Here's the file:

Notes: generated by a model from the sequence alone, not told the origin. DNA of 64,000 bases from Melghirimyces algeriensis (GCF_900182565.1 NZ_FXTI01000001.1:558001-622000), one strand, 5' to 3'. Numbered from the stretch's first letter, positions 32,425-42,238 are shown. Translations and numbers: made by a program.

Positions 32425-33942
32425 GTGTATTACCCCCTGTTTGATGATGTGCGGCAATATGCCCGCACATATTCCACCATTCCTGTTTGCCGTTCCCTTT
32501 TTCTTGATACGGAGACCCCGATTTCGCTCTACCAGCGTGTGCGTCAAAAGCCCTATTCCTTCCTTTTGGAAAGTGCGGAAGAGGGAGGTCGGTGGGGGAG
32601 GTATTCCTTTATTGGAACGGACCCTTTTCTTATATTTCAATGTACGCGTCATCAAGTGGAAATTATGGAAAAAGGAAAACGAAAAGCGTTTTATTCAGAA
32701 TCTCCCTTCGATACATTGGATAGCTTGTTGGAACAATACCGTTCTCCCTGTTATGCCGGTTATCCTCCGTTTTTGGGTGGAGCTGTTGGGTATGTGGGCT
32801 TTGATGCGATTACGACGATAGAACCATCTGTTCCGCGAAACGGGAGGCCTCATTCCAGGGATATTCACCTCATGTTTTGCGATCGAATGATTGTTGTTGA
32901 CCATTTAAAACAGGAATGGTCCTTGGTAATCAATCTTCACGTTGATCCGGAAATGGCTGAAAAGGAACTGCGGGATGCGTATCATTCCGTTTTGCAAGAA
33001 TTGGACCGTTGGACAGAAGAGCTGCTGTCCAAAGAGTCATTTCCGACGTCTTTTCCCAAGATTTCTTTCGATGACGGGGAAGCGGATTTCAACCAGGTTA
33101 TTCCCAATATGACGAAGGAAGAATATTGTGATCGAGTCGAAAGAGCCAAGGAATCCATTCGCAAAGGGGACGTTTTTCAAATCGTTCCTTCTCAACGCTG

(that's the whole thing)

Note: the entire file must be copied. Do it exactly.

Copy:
Notes: generated by a model from the sequence alone, not told the origin. DNA of 64,000 bases from Melghirimyces algeriensis (GCF_900182565.1 NZ_FXTI01000001.1:558001-622000), one strand, 5' to 3'. Numbered from the stretch's first letter, positions 32,425-42,238 are shown. Translations and numbers: made by a program.

Positions 32425-33942
32425 GTGTATTACCCCCTGTTTGATGATGTGCGGCAATATGCCCGCACATATTCCACCATTCCTGTTTGCCGTTCCCTTT
32501 TTCTTGATACGGAGACCCCGATTTCGCTCTACCAGCGTGTGCGTCAAAAGCCCTATTCCTTCCTTTTGGAAAGTGCGGAAGAGGGAGGTCGGTGGGGGAG
32601 GTATTCCTTTATTGGAACGGACCCTTTTCTTATATTTCAATGTACGCGTCATCAAGTGGAAATTATGGAAAAAGGAAAACGAAAAGCGTTTTATTCAGAA
32701 TCTCCCTTCGATACATTGGATAGCTTGTTGGAACAATACCGTTCTCCCTGTTATGCCGGTTATCCTCCGTTTTTGGGTGGAGCTGTTGGGTATGTGGGCT
32801 TTGATGCGATTACGACGATAGAACCATCTGTTCCGCGAAACGGGAGGCCTCATTCCAGGGATATTCACCTCATGTTTTGCGATCGAATGATTGTTGTTGA
32901 CCATTTAAAACAGGAATGGTCCTTGGTAATCAATCTTCACGTTGATCCGGAAATGGCTGAAAAGGAACTGCGGGATGCGTATCATTCCGTTTTGCAAGAA
33001 TTGGACCGTTGGACAGAAGAGCTGCTGTCCAAAGAGTCATTTCCGACGTCTTTTCCCAAGATTTCTTTCGATGACGGGGAAGCGGATTTCAACCAGGTTA
33101 TTCCCAATATGACGAAGGAAGAATATTGTGATCGAGTCGAAAGAGCCAAGGAATCCATTCGCAAAGGGGACGTTTTTCAAATCGTTCCTTCTCAACGCTG